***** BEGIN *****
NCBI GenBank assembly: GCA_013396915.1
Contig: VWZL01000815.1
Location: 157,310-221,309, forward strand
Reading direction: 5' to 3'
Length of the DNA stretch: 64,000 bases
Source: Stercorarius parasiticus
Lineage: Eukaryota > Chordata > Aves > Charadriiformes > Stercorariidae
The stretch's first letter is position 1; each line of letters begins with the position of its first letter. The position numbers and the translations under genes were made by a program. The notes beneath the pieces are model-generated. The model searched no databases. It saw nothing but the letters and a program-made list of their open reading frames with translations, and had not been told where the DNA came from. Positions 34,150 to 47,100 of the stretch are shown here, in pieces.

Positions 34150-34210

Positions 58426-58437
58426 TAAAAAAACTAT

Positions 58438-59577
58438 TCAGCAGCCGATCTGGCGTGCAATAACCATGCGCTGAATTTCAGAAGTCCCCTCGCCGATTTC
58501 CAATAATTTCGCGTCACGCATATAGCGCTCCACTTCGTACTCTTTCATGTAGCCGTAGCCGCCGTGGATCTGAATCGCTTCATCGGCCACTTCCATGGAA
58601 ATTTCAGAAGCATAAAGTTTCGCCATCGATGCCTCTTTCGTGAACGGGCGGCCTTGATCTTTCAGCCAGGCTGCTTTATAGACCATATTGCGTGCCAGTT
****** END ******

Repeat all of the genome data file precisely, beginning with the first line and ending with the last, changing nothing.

NCBI GenBank assembly: GCA_013396915.1
Contig: VWZL01000815.1
Location: 157,310-221,309, forward strand
Reading direction: 5' to 3'
Length of the DNA stretch: 64,000 bases
Source: Stercorarius parasiticus
Lineage: Eukaryota > Chordata > Aves > Charadriiformes > Stercorariidae
The stretch's first letter is position 1; each line of letters begins with the position of its first letter. The position numbers and the translations under genes were made by a program. The notes beneath the pieces are model-generated. The model searched no databases. It saw nothing but the letters and a program-made list of their open reading frames with translations, and had not been told where the DNA came from. Positions 34,150 to 47,100 of the stretch are shown here, in pieces.

Positions 34150-34210

Positions 58426-58437
58426 TAAAAAAACTAT

Positions 58438-59577
58438 TCAGCAGCCGATCTGGCGTGCAATAACCATGCGCTGAATTTCAGAAGTCCCCTCGCCGATTTC
58501 CAATAATTTCGCGTCACGCATATAGCGCTCCACTTCGTACTCTTTCATGTAGCCGTAGCCGCCGTGGATCTGAATCGCTTCATCGGCCACTTCCATGGAA
58601 ATTTCAGAAGCATAAAGTTTCGCCATCGATGCCTCTTTCGTGAACGGGCGGCCTTGATCTTTCAGCCAGGCTGCTTTATAGACCATATTGCGTGCCAGTT